Since we started our blog in March of 2014, we have discussed the role of Physical Therapy (PT) in helping those with cancer recover more fully and improve their quality of life. We are now looking forward to expanding our discussions into the role of other therapies and interventions in cancer recovery, the first of which is Occupational Therapy (OT). OT plays an essential part in helping those with cancer greatly improve their quality of life and maximize their function. We look forward to helping you to discover all that OT can do to help you live your life to its fullest!
We are honored to have a guest blogger this month! Naomi Aaronson, MA, OTR/L, CHT, CET will be discussing the role of Occupational Therapy (OT) in cancer recovery. Among her accomplishments, Naomi has been an OT for 25 years, she specializes in breast cancer rehab, has co-authored a book and is a lecturer for masters level OT students. We thank her for taking the time to share her expertise.
I live in a 6 floor building in NYC with a lot of seniors who have multiple health issues. One of my neighbors had been struggling with peripheral neuropathy after undergoing treatment for pancreatic cancer. He told me that he wanted to drive, be able to use his computer, and not drop coffee cups. I gently suggested to him several times to ask for a prescription for both occupational therapy (OT) and physical therapy (PT), as I felt that it would help him greatly. Mr. R finally decided to ask his oncologist for prescriptions and we began treatment. Although peripheral neuropathy due to chemotherapy can be painful, he complained mostly about a lack of hand strength, a desire to sign his name and use his computer, as well as holding his coffee cups without breaking. After an OT evaluation, I recommended several things. They included a hand and wrist strengthening program, wearing dish washing gloves when holding and washing his coffee cup, and purchasing a built up gel pen to use when writing. Although these may sound simple, they made a difference! Someone was finally helping him achieve his goals to function on a daily basis and live his life as independently as possible.
Occupational Therapy has an integral role in supporting cancer survivors’ ability to maintain their quality of life. Sometimes just getting out of bed after cancer treatment can leave you with little energy to engage in leisure or social tasks, work, or perform your daily living activities such as dressing, bathing, shopping, or child care. Occupational therapy practitioners possess the knowledge and skills to evaluate and provide holistic client centered interventions to address not only physical deficits but also emotional and cognitive issues. Did you know that OT’s are experienced in treating chemotherapy related cognitive dysfunction? We can recommend low tech as well as high tech suggestions to improve memory and attention and help you develop strategies to manage these issues that can affect both your work and your personal life.
Occupational therapists can provide treatment from diagnosis to survivorship . You can find occupational therapists in general hospitals, outpatient clinics, rehabilitation centers, hospice units and in home health care. OT services are paid for by Medicare and most insurance plans when you have a documented loss of function .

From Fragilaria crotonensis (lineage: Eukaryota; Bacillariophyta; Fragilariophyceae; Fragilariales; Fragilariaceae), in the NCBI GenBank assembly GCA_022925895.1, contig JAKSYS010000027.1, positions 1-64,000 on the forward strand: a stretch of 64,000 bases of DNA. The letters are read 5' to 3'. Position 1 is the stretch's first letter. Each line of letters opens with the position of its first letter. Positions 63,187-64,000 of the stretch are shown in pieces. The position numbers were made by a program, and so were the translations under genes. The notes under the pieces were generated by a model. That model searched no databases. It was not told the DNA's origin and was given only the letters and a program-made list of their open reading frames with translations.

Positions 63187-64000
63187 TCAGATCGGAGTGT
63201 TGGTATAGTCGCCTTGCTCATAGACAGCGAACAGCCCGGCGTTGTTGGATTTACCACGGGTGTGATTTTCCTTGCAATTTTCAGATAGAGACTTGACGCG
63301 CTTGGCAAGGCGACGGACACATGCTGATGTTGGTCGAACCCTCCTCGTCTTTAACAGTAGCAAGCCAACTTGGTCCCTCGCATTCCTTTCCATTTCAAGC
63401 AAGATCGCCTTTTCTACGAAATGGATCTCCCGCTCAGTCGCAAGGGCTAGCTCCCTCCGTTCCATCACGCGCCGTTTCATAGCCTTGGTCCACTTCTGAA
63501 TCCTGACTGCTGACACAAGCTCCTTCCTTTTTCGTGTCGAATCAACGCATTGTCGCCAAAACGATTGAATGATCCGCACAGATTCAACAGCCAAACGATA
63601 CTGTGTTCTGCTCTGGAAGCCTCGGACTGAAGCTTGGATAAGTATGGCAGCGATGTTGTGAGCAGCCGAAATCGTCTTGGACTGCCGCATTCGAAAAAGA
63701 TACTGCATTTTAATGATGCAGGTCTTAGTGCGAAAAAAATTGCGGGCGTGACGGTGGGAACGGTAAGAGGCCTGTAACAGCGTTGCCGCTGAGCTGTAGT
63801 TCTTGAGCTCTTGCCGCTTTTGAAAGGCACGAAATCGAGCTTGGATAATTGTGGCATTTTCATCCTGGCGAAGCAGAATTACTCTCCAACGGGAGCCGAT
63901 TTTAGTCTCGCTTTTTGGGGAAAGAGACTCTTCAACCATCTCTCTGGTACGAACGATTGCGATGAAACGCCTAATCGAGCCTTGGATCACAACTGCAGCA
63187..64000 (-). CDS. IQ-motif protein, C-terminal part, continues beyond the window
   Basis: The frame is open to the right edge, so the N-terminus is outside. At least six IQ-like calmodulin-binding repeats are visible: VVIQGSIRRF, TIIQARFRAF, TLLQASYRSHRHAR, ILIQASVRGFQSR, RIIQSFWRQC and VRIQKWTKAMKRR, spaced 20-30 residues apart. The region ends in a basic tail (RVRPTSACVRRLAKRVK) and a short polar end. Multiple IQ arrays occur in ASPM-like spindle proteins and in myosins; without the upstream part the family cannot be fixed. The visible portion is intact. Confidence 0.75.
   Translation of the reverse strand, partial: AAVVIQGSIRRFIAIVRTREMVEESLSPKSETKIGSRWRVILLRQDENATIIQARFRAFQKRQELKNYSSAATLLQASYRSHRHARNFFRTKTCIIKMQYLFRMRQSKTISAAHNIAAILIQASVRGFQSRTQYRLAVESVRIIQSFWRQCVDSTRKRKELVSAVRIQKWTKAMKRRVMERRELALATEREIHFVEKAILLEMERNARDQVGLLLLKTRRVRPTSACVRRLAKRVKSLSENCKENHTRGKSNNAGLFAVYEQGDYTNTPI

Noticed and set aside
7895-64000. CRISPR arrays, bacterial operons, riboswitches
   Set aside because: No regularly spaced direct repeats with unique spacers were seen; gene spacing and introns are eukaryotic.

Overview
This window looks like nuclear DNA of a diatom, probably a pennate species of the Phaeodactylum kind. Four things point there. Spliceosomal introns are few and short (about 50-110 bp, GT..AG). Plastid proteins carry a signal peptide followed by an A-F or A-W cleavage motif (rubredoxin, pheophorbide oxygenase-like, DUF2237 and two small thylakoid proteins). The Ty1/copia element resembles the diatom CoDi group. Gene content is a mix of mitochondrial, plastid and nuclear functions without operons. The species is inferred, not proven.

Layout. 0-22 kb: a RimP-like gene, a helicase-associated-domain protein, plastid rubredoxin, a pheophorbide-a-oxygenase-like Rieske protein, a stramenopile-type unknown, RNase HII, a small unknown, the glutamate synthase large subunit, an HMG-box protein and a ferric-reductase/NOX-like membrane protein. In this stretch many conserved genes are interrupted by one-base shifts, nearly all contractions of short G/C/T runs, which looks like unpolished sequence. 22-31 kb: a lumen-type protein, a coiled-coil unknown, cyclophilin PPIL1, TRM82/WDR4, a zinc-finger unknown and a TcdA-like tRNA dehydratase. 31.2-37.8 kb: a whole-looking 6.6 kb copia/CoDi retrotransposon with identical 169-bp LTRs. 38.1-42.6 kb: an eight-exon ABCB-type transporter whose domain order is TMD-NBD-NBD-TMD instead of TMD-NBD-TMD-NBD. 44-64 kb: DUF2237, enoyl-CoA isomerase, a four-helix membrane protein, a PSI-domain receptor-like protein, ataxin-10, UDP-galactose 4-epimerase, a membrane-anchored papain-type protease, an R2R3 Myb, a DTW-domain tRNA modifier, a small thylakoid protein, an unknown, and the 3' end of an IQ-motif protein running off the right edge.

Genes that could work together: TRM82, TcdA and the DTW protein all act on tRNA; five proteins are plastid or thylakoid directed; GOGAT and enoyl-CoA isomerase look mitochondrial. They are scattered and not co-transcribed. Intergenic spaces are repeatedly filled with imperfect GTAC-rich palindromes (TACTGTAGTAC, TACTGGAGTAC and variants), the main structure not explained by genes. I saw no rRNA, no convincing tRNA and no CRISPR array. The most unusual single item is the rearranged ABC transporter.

Here are just some of the ways that OT can help you maximize your recovery. OT can:
- Address sleep and fatigue issues via energy conservation techniques
- Provide therapeutic exercise and positioning to maintain joint range of motion and strength
- Fabricate splints to support limbs in the correct position
- Recommend adaptive equipment to make you more independent with daily activities such as stocking aides to help put your socks on
- Redesign your work space to make it more ergonomic and user friendly
- Recommend home modifications to maximize your independence and function
- Assist with lymphedema treatment, educate on strategies to improve your independence
- Develop cognitive strategies to address memory and organization
- Improve daily living skills such as bathing and dressing through modifications or the use of special equipment such as tub benches
As quality of life interventionists, Occupational Therapists can help make your journey through cancer better physically, cognitively as well as emotionally. “Living Life to The Fullest” is the motto of our professional organization the American Occupational Therapy Association, and we are here to assist you.
Longpre, S and Newman, R. AOTA Fact Sheet The Role of Occupational Therapy in Oncology 2011
Silver, J. Overview of OT’s Role in Cancer Rehab 2013 www.occupationaltherapy.com
Naomi Aaronson MA OTR/L CHT CET is an occupational therapist, mat Pilates instructor and Cancer Exercise Trainer. She specializes in hand therapy and breast cancer rehabilitation. Naomi is co-author of the recently published book “Pilates for Breast Cancer Survivors: A Guide to Recovery, Healing, and Wellness” which is available on Amazon.com. Writing and creating courses has become one of Naomi’s passions, and she has been busy designing webinars for occupational therapists. Her webinars include Finger and Hand Fitness for School Based Therapists, An Introduction to Pilates for Occupational Therapists, and Critical Knowledge When Working with Breast Cancer Survivors. Naomi lectures regularly to Masters Level Occupational Therapy students on breast cancer rehabilitation as well as non- traditional areas of practice. In addition, she loves to learn about and explore other countries. Recent travel places include Costa Rica, Barcelona and Prague. She still does mat Pilates daily, and completed Reformer 1 and 2 training through Balanced Body.
Naomi’s motto is “Take back your mind and body after undergoing breast cancer surgery and treatment.”